Recreational vehicle (RV) maker Thor Industries (NYSE:THO) got off to a roaring start this week. On Monday, the company reported its latest quarterly figures that topped analyst estimates, despite recording notable declines in key line items.
For its third quarter of fiscal 2020, Thor booked net sales of $1.68 billion, down almost 33% from the third quarter 2019 result. Net income slid to $22.8 million, or $0.43 per share, from the year-ago figure of $31.4 million.
Both headline numbers were better than analysts had been expecting. Collectively, their estimate was for $1.67 billion on the top line, and only $0.29 per share for net profit.
Like many companies, particularly in the industrial sector, Thor was negatively affected by the economic slowdown caused by the SARS-CoV-2 coronavirus -- after all, "stay in place" measures meant that few people traveled, while a squeeze on jobs and income made many think twice about buying expensive items.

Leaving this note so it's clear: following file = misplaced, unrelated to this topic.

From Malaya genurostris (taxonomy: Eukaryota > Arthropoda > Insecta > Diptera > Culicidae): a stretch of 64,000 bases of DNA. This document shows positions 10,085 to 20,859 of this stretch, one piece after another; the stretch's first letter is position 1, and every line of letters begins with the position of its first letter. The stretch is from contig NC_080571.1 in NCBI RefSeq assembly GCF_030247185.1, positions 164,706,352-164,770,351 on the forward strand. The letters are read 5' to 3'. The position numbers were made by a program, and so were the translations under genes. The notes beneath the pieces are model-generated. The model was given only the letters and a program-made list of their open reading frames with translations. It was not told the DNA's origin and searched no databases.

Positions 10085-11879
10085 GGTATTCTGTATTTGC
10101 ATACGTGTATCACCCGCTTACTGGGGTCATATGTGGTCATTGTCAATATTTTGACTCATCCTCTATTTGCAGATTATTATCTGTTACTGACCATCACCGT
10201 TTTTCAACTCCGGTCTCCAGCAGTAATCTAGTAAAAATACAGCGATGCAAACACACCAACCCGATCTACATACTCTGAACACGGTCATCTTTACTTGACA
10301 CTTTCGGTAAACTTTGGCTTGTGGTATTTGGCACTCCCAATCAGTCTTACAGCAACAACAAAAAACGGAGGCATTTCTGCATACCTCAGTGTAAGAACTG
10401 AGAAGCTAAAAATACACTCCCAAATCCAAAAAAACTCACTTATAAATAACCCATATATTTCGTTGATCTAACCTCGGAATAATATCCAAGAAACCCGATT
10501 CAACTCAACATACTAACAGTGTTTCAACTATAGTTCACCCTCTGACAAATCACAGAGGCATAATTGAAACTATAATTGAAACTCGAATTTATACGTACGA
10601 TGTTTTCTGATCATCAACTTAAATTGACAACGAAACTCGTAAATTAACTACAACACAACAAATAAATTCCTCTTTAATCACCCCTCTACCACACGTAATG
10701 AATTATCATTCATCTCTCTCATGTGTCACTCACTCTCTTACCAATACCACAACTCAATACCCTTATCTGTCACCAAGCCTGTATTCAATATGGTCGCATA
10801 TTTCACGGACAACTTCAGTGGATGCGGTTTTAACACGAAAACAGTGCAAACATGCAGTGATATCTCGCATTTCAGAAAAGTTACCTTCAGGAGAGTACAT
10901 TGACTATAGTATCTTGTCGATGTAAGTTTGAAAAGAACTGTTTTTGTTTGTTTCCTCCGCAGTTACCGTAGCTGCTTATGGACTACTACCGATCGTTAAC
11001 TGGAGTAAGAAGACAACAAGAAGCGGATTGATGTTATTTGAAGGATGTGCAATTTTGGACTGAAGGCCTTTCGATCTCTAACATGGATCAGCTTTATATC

Thor reacted by temporarily suspending activities in all of its U.S. factories and some of its European ones, furloughing or laying off employees, and other defensive measures.
The company did not proffer any specific guidance for future periods. It did quote its CEO Bob Martin as saying:
Today, market indicators in North America are increasingly positive. Every North American dealer I have spoken to in the last few weeks has been very excited about the pace at which sales are picking up. Many of our dealers are reporting a significant improvement in sales from April to May and are excited about the sales potential for June and beyond.
Following an 11% rise on Monday on the back of the earnings report, Thor's shares retreated by nearly 0.4%. That performance was better than the slump of the wider stock market on the day.